Sovereign. Possessing supreme or ultimate power. Absolute in authority and unrestricted in supremacy. Omniscient (knows all), omnipotent (can do all; all powerful), and omnipresent (everywhere at all times).
God is sovereign, and I am not. And that is part of His mercy as well. Romans 9 is a tough chapter for many people, but in God’s sovereignty, we see His goodness, mercy, grace, pursuit, and patience.
God raised up a people – the Israelites – to unveil His plan. Piece by piece. Story by story. Hint by hint. Their adoption, their history, the covenants, the Law, the worship, the promises, the patriarchs, the lineage of Jesus – the Christ; the Messiah.
In God’s sovereignty, He chooses the line from which the Messiah would come. But in His love and grace, it isn’t lineage of the flesh that saves us; it is a lineage of the promise available to all who believe.
In God’s sovereignty, He shows mercy, compassion, and even allows hardening. Paul references Moses and Pharaoh. And while the end result was destruction of so much of Egypt, God was patient and pursuing. Ten times Pharaoh and the Egyptians saw God’s power and authority on display with an opportunity to submit to Him. And ten times Pharaoh rebelled, choosing to cling to his personal power and position while watching those under his control suffer horrifically. We have a choice to say no to God, and God has a choice to say, “okay…have it your way…if this is what you want, let’s see how it works out for you.”
But God continues to wait for us and pursue us. The prophets consistently preached both invitation to choose God, and consequences for saying, “not now” one too many times.
God chose the exact perfect time the Messiah would enter earth in the flesh. God chose the exact perfect time the Messiah would shed blood for our sins. And God has chosen the exact perfect time for the Messiah to return one day and complete the restoration for those who put their faith in Him and to unleash His wrath on those who continued to say, “not now, I’ve got this. I’ll do this myself.”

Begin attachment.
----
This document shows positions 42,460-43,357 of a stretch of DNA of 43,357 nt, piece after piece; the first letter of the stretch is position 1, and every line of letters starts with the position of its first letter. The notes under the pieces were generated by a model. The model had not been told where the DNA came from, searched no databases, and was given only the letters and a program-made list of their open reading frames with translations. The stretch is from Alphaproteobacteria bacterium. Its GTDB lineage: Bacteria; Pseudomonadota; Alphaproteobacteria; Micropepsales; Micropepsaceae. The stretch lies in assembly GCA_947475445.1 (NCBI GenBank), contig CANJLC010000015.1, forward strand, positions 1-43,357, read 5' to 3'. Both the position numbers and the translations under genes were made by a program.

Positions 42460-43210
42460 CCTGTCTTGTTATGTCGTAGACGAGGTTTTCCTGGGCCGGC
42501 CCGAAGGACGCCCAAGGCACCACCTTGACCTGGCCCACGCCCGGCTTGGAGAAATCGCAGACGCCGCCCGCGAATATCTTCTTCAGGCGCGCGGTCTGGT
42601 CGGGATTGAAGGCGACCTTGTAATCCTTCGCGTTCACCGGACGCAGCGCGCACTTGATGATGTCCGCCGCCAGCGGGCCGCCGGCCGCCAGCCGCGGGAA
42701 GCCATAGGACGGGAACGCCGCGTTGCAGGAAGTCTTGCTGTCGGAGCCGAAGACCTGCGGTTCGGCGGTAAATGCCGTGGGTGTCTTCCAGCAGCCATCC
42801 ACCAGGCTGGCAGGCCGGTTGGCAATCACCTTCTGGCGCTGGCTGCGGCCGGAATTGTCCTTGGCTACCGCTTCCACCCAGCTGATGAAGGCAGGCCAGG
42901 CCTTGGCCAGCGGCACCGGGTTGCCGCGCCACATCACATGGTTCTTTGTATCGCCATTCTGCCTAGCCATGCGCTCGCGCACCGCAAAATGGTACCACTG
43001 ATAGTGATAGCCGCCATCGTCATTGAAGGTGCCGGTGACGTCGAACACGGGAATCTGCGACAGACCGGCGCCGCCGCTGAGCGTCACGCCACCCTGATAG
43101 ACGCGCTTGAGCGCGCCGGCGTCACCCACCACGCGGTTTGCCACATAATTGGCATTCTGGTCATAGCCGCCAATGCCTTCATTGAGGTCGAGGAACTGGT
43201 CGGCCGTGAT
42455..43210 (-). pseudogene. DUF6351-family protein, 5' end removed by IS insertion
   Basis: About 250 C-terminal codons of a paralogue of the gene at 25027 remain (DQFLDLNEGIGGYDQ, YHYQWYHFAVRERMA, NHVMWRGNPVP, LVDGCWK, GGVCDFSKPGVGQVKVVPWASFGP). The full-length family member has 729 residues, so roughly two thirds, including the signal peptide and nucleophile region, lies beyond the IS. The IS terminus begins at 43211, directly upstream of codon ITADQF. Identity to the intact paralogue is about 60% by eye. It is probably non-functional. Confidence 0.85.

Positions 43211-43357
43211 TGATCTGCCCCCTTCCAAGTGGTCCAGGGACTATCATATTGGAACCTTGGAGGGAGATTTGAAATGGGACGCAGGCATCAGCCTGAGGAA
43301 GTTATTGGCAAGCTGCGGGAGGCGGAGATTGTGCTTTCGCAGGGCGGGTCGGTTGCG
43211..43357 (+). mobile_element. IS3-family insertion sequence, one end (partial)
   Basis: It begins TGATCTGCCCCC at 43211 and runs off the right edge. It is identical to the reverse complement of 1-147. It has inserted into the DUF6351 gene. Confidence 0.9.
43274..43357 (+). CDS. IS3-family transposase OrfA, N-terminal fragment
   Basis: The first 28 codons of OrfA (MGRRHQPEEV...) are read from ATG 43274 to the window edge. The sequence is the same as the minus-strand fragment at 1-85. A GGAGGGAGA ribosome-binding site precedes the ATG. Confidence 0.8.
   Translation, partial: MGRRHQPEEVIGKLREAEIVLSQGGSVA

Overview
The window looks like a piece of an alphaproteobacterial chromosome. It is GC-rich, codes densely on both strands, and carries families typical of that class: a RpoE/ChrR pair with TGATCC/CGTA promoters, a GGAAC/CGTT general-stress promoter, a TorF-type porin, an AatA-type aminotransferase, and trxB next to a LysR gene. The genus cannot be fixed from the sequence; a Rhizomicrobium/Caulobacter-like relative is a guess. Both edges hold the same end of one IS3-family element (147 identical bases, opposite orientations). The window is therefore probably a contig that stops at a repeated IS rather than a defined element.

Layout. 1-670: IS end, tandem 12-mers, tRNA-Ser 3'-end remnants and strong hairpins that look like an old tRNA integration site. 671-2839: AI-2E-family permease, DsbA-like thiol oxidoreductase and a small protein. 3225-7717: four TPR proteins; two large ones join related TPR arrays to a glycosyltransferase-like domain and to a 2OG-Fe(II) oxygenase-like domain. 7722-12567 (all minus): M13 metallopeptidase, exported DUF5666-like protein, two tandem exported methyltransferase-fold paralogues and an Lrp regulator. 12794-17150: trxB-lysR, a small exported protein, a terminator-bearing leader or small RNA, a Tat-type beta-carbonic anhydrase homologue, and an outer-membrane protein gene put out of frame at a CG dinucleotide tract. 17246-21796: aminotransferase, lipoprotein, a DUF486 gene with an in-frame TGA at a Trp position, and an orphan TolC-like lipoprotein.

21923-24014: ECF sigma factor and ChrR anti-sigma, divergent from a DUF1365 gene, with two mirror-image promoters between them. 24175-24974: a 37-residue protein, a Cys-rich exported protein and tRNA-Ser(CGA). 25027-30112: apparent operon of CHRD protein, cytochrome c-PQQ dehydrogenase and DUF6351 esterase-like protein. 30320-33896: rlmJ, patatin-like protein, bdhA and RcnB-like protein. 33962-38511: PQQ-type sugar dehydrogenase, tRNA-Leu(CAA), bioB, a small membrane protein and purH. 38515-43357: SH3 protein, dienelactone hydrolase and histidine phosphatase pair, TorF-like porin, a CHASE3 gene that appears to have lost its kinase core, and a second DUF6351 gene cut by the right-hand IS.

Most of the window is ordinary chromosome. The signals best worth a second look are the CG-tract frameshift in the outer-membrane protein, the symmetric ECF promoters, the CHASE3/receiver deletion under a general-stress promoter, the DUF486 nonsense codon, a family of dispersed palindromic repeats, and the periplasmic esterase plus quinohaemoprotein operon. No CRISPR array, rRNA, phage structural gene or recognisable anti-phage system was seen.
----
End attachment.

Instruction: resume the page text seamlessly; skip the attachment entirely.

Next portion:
Paul begins Romans 9 with great sorrow and anguish that his Jewish family, given all their history with God, can’t see be past their religiosity and plant their eyes on the Messiah. He agonizes over what they are missing and the devastating results that will follow.
Paul asks why Israel, who was pursuing a law that would lead to righteousness did not succeed in reaching that law, but the Gentiles who did not pursue righteousness attain it. He answers, “Because they did not pursue it by faith, but as if it were based on works. They have stumbled over the stumbling stone.” In other words, you will never attain it if you are counting on human works…only by grace, through faith in the work of Jesus. Instead of seeing Jesus as the answer to all they had been searching for, they stumbled over Him. Jesus fulfilled what we could not, and this is where we put our faith. I visualize Paul yelling, “WHY CAN’T YOU SEE? YOU HAVE BEEN GIVEN EVERY BENEFIT OF BEING ABLE TO SEE! THE SCRIPTURE YOU HAVE MEMORIZED SINCE CHILDHOOD POINTS TO IT. THIS IS IT. THIS WAS ALWAYS IT. JESUS IS IT. PLEASE PLEASE PLEASE BELIEVE.”
This is a message for any of us who have had all the benefits of a Christian upbringing. We know the stories. We go to church. We volunteer to serve. We generously give. But do we have faith, or do we rely on our actions and religious routine? One will save us and the other will not. Do we know and believe in Jesus as Messiah, Savior, Lord? Do we stumble over the stumbling stone – our activities getting in the way of relationship and submission? Is our heart hardened by the culture around us full of posturing, striving, being independent, focusing inward, feeling entitled because of our good works…or is our heart positioned to believe that it isn’t us who saves us? You alone, Jesus.
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